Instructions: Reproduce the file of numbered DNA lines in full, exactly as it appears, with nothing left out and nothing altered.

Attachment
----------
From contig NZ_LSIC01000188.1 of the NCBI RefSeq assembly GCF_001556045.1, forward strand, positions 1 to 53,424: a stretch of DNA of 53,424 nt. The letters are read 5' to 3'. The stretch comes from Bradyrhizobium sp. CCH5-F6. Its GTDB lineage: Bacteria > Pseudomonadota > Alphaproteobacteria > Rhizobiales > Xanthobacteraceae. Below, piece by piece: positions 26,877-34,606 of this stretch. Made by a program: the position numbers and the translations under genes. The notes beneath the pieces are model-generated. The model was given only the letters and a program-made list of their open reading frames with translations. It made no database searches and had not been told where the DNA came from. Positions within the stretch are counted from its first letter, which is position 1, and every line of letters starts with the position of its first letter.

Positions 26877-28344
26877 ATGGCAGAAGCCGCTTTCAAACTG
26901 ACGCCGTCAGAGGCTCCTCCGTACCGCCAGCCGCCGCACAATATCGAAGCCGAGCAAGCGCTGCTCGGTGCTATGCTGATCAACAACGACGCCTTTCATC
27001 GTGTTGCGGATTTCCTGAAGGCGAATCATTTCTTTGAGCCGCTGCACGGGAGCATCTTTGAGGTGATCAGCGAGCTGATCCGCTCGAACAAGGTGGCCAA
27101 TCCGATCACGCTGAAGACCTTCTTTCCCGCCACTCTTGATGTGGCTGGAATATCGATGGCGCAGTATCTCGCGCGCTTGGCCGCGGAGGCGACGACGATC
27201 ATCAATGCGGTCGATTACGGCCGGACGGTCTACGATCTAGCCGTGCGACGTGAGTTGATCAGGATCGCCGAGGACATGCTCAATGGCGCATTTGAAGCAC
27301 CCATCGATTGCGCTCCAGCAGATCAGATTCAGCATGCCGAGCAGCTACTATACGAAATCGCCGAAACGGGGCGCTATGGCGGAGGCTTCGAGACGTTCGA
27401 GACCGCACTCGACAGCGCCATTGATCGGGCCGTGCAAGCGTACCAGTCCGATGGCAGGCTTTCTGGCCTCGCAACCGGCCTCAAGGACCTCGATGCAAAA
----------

From contig NZ_LSIC01000188.1 of the NCBI RefSeq assembly GCF_001556045.1, forward strand, positions 1 to 53,424: a stretch of DNA of 53,424 nt. The letters are read 5' to 3'. The stretch comes from Bradyrhizobium sp. CCH5-F6. Its GTDB lineage: Bacteria > Pseudomonadota > Alphaproteobacteria > Rhizobiales > Xanthobacteraceae. Below, piece by piece: positions 26,877-34,606 of this stretch. Made by a program: the position numbers and the translations under genes. The notes beneath the pieces are model-generated. The model was given only the letters and a program-made list of their open reading frames with translations. It made no database searches and had not been told where the DNA came from. Positions within the stretch are counted from its first letter, which is position 1, and every line of letters starts with the position of its first letter.

Positions 26877-28344
26877 ATGGCAGAAGCCGCTTTCAAACTG
26901 ACGCCGTCAGAGGCTCCTCCGTACCGCCAGCCGCCGCACAATATCGAAGCCGAGCAAGCGCTGCTCGGTGCTATGCTGATCAACAACGACGCCTTTCATC
27001 GTGTTGCGGATTTCCTGAAGGCGAATCATTTCTTTGAGCCGCTGCACGGGAGCATCTTTGAGGTGATCAGCGAGCTGATCCGCTCGAACAAGGTGGCCAA
27101 TCCGATCACGCTGAAGACCTTCTTTCCCGCCACTCTTGATGTGGCTGGAATATCGATGGCGCAGTATCTCGCGCGCTTGGCCGCGGAGGCGACGACGATC
27201 ATCAATGCGGTCGATTACGGCCGGACGGTCTACGATCTAGCCGTGCGACGTGAGTTGATCAGGATCGCCGAGGACATGCTCAATGGCGCATTTGAAGCAC
27301 CCATCGATTGCGCTCCAGCAGATCAGATTCAGCATGCCGAGCAGCTACTATACGAAATCGCCGAAACGGGGCGCTATGGCGGAGGCTTCGAGACGTTCGA
27401 GACCGCACTCGACAGCGCCATTGATCGGGCCGTGCAAGCGTACCAGTCCGATGGCAGGCTTTCTGGCCTCGCAACCGGCCTCAAGGACCTCGATGCAAAA